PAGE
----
“The Day of Giving continues to be a marquee event on campus,” said Matt Kupec, CEO of the SIU Foundation. “Each year, the excitement builds, and Saluki Nation shows what it can accomplish when everyone comes together.”

Areas of campus with the highest dollar total raised were:

  • College of Business and Analytics, more than $819,000
  • School of Medicine, more than $652,000
  • College of Liberal Arts, more than $488,000
  • College of Engineering, Computing, Technology, and Mathematics, more than $156,000
  • Touch of Nature, more than $123,000

Hundreds of alumni, largely connected to the Carbondale in the ’80s and ’90s Facebook group, donated to the Balancing Education, Experience, and Reality (B.E.E.R.) Scholarship. That group raised more than $50,000 – enough to endow two more B.E.E.R. Scholarship – and lead the way with 837 total gifts.

Other groups with the largest individual gift totals were:

  • WSIU Public Broadcasting, 765
  • Saluki Athletics, 299
  • School of Medicine, 260
  • College of Engineering, Computing, Technology, and Mathematics, 250

“These incredible numbers tell the story,” Kupec said. “Our alumni and friends see the value of this university. Their support drives us forward and inspires the next generation of Salukis.”

Going live

For the third consecutive year, the SIU Day of Giving featured a live broadcast from the WSIU studio. Streamed on multiple platforms and hosted by Kupec, the broadcast featured Chancellor Austin Lane, the dean of every college and school, multiple members of the faculty and staff, and students.

“It’s turned out to be a day of excellence,” Chancellor Lane said during his live segment. “To showcase all of the departments, and for people to be able to see exactly where their dollars are going, it’s a great day.”

The live broadcast began out of necessity in 2021 during the COVID-19 pandemic, and because of the tremendous success of the event, the SIU Foundation has continued the tradition. It ended near 2:30 p.m. with an address from Chancellor Lane at Morris Library.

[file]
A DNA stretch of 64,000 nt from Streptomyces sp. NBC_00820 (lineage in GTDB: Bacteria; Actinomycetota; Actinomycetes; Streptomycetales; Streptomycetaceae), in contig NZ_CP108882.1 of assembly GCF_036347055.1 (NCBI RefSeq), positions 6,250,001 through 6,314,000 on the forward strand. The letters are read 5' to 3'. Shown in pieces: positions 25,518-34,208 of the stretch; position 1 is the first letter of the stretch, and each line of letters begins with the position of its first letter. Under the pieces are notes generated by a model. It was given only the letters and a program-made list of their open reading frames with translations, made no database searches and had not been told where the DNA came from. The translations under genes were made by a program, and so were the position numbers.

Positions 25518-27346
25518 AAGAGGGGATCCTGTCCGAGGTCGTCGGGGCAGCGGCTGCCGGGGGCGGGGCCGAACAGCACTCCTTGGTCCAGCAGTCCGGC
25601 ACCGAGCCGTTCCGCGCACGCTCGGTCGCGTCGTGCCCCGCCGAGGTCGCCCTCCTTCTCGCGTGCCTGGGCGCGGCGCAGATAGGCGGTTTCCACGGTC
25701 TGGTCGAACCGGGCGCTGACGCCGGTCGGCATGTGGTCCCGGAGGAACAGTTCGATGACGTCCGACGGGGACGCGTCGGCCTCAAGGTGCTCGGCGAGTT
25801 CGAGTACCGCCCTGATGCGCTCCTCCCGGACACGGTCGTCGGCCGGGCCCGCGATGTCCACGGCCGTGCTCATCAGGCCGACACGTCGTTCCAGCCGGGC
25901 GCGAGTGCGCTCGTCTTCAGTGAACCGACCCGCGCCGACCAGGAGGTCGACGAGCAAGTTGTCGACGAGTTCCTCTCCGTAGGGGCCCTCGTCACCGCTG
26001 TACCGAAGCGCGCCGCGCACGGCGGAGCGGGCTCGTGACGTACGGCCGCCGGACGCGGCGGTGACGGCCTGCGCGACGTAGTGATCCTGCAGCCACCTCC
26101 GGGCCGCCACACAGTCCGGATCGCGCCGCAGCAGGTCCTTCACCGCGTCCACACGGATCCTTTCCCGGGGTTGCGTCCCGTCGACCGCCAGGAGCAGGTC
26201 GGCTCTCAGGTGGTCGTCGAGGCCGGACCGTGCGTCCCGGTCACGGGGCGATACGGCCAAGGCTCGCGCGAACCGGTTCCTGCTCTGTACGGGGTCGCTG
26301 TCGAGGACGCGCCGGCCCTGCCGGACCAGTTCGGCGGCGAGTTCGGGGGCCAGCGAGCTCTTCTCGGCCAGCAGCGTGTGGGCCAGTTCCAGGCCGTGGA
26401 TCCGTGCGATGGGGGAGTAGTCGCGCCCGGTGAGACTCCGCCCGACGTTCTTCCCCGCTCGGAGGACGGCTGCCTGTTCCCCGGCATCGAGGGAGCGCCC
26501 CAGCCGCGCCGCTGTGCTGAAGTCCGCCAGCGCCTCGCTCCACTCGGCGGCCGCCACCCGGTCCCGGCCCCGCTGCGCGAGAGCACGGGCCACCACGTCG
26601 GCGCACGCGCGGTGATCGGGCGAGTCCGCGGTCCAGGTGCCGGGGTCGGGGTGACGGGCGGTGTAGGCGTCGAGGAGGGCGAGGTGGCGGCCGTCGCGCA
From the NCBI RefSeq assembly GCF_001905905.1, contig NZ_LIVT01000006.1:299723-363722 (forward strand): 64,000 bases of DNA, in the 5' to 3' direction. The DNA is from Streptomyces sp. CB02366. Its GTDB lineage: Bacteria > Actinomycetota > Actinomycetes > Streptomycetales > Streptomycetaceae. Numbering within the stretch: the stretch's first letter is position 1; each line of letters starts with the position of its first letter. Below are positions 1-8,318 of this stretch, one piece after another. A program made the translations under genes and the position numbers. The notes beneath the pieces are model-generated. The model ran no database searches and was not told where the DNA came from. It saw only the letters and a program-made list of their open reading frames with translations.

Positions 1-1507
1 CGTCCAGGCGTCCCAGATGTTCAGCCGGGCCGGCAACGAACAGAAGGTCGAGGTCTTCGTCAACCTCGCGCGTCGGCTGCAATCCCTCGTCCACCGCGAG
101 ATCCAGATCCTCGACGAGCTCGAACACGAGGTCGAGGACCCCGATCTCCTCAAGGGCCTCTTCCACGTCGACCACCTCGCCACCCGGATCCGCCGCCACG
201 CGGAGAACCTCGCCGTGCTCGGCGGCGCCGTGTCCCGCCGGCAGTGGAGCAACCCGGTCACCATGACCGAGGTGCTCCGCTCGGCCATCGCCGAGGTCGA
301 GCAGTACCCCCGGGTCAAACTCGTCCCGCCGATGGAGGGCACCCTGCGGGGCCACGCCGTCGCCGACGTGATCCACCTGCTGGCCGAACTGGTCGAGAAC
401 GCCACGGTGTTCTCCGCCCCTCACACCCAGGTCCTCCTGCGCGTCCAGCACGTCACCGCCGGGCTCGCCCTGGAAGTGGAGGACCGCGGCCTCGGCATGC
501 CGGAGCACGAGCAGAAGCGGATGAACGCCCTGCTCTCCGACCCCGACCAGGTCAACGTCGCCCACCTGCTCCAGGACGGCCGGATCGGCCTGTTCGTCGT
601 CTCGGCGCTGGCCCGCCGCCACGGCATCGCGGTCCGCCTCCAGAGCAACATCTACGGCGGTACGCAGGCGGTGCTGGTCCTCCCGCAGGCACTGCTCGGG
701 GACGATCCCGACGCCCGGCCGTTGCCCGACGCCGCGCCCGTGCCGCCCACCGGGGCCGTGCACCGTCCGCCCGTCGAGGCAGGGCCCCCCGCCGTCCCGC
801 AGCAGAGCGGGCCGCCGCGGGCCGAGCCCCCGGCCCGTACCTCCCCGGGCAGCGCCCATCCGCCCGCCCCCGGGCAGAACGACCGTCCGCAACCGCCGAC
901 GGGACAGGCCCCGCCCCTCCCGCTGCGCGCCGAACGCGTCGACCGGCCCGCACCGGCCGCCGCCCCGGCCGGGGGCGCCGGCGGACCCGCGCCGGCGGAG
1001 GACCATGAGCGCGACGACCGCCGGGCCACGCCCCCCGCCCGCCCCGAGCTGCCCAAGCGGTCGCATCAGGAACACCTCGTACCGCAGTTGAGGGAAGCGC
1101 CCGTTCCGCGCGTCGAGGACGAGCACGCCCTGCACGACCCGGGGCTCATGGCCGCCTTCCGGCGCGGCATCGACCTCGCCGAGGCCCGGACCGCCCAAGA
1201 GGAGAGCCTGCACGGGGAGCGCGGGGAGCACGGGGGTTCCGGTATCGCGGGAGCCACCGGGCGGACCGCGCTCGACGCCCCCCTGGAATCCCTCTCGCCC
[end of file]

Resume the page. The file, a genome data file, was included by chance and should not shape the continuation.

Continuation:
Seven years of success

Beginning in 2017, the SIU Day of Giving has become a tremendous day of alumni and donor activities. Growing each year in both amount raised and participation rates, campus was aflutter with activity this year.

Morris Library hosted a “Dunk the Dean” event, which allowed donors to make a small gift on their phones and attempt to dunk Dean of Library Affairs John Pollitz and others into a dunk tank. The School of Law hosted a food truck and celebrated its 50th anniversary. Numerous other groups set up tables and encouraged giving throughout the day.

For a full recap of the SIU Day of Giving totals, visit

SIU Day of Giving supports students, faculty

Donors can utilize Venmo to make a gift

CARBONDALE – The 7th annual SIU Day of Giving is Tuesday, March 28, and this year’s focus is on engagement.

After raising nearly $10 million in its first six years, the SIU Foundation is asking more people than ever to go to and make a donation – small or large.

“The SIU Day of Giving is about Saluki spirit. It’s about engaging with the university and being a part of something bigger,” said Matt Kupec, SIU Foundation CEO. “When thousands of Salukis focus their energy on a singular goal, it’s an incredible sight to behold.”

Each year, the SIU community comes together for a 24-hour online Day of Giving. Supporters are encouraged to visit on Tuesday, March 28, and make a gift of any size. Donations can be directed to any college, unit, program, or initiative.